The highest price level of an asset during a specific period.
A resistance in crypto is a level or zone in which the price of an asset stops appreciating because of increased supply from sellers that wish to sell at a certain price. Resistance levels in crypto can be of a short-term or long-term nature. This depends on many factors, such as the market sentiment toward the asset, the overall situation of the crypto and capital markets, and other factors.
Also Read: How to Use Stop Loss and Take Profit in Trading?
First, traders need to identify a resistance level. There are several methods for identifying them.
Traders can use previous highs and lows that the price set. For a resistance level, a previous high would be appropriate, such as the $19,000 all-time high for Bitcoin. They can also use a moving average indicator to find long-term and short-term resistance levels. A particularly popular indicator is the 200-day moving average, but there is no hard rule. It often depends on whether a trader trades a higher or a lower time frame. Another method would be a trendline, which can look similar to a price high but is drawn across several price points.
For example, some traders set their entry orders right at a certain resistance level. However, depending on the trading strategy, it may be more profitable to wait for confirmation that the price got rejected at this level before entering a short position or closing a long one. This kind of bounce on the confirmation of a resistance level can help traders set correct entries and stop-loss orders.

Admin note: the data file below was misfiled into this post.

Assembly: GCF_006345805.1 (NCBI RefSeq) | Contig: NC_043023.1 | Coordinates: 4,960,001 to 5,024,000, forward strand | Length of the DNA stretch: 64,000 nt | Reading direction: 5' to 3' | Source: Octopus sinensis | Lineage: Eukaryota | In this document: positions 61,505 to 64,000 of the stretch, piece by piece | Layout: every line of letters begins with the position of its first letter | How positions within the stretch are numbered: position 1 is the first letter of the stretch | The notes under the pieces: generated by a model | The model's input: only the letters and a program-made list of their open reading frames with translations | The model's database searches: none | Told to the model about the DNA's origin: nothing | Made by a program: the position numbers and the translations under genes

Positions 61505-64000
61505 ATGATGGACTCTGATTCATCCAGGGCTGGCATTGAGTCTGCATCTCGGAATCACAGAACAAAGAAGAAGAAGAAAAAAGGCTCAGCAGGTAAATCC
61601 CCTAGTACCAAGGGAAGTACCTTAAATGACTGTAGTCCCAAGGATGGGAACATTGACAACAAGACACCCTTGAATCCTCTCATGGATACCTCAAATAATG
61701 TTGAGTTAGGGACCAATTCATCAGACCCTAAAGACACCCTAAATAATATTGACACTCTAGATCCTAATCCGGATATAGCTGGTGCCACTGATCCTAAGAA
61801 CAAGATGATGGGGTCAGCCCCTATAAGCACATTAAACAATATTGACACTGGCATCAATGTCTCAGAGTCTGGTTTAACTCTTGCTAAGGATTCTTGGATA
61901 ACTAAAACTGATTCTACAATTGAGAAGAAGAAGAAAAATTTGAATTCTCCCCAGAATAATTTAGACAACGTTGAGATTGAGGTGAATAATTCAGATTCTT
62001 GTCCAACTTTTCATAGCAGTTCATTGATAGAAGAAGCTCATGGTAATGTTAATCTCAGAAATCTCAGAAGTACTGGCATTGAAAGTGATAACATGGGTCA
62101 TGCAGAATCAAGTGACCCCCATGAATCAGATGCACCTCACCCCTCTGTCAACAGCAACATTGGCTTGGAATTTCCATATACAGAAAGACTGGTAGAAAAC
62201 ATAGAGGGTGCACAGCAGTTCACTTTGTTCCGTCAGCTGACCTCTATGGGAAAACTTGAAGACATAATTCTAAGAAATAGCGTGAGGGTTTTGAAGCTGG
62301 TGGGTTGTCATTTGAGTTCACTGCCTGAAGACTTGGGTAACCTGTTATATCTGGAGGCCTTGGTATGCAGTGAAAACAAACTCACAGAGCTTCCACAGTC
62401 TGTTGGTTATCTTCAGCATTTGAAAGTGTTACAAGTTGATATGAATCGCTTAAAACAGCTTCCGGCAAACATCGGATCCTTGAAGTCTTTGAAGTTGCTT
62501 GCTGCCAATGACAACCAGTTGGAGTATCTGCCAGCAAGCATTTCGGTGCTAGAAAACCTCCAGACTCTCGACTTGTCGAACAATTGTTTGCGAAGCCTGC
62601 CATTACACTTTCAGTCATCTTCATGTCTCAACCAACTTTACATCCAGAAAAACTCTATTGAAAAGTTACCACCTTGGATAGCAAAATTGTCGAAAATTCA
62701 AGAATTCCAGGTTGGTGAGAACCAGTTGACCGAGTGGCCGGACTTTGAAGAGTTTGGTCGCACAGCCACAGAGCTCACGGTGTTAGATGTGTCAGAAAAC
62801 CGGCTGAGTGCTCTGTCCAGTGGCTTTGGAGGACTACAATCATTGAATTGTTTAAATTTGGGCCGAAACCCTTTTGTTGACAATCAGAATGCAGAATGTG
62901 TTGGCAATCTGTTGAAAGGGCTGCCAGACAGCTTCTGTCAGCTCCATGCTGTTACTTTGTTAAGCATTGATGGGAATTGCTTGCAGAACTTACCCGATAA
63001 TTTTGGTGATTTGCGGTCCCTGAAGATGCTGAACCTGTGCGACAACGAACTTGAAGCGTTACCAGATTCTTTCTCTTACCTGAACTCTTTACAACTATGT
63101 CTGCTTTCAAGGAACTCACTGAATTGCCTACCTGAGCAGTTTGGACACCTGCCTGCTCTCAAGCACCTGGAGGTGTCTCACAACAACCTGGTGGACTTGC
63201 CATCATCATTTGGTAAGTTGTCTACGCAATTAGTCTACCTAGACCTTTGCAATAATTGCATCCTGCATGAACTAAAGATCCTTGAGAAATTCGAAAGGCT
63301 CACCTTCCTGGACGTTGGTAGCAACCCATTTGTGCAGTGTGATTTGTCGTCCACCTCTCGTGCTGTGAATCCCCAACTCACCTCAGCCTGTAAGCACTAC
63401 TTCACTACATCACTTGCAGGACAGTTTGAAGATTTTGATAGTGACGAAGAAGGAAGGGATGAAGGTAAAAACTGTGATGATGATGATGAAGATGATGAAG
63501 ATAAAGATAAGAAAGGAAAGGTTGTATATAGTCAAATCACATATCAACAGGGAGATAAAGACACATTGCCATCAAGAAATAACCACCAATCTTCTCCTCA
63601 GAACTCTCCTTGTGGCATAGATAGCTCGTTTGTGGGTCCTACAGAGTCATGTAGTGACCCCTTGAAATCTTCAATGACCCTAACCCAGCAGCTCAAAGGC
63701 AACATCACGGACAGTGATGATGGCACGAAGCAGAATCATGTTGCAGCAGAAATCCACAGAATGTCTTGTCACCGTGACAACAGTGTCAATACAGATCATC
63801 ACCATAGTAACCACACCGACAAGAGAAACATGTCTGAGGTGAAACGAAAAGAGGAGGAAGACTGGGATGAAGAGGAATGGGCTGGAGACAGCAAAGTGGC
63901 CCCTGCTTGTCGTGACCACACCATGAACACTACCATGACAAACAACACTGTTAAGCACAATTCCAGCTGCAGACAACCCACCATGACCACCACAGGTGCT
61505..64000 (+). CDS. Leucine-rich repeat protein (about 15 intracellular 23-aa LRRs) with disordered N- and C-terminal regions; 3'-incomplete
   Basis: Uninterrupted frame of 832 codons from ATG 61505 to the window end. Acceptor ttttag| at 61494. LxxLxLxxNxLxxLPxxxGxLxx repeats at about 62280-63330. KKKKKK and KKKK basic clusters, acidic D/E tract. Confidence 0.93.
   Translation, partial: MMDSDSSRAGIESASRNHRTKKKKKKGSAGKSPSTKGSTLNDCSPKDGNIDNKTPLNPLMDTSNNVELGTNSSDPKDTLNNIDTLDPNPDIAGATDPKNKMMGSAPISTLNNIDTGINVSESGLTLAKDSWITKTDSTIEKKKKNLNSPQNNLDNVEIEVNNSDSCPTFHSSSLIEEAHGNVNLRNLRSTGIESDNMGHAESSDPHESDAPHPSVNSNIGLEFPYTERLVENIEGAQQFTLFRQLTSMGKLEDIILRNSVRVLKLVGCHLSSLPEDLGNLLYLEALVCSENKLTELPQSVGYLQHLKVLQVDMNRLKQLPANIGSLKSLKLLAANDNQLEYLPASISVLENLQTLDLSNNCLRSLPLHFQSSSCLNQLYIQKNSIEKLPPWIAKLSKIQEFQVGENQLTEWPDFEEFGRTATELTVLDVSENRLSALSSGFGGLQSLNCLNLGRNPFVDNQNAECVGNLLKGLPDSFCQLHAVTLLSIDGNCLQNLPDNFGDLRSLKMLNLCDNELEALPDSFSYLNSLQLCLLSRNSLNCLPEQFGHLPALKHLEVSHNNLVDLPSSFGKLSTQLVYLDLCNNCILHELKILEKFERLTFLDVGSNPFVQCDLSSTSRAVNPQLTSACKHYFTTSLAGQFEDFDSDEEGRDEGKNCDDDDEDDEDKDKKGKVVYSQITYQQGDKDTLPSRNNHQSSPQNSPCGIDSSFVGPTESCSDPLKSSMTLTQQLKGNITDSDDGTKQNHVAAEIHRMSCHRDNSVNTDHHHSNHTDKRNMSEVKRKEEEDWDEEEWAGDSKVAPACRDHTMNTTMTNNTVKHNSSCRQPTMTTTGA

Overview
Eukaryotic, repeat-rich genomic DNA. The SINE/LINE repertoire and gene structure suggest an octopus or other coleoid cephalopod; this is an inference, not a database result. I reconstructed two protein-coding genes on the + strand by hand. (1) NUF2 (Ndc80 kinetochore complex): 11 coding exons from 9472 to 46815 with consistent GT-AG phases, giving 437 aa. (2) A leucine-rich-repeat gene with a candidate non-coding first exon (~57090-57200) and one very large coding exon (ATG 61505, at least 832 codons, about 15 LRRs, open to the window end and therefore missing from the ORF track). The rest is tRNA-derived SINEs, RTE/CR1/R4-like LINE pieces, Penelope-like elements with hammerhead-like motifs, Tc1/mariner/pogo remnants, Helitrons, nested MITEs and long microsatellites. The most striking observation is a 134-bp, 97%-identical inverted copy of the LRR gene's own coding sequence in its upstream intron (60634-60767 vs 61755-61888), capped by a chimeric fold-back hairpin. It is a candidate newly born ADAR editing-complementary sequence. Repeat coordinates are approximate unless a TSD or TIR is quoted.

The alternative case is when the level breaks. If that happens, traders can choose to trade aggressively or conservatively. An aggressive trader will play a breakout if the price passes the resistance zone convincingly and set their entries shortly after the resistance, with a stop-loss slightly below it. That is, in case of a breakout past the resistance, traders look to enter a long position.
A conservative trader waits for a pullback to the previous level of resistance and waits for confirmation that this level has now turned from resistance into support. This kind of retest of a price level is common and gives traders the extra bit of confirmation that a price has broken a previous level. However, retests of previous levels do not happen all the time. That is why conservative traders sacrifice some spots where a price breaks through a previous level convincingly to get the extra bit of security that the resistance has now turned into support.
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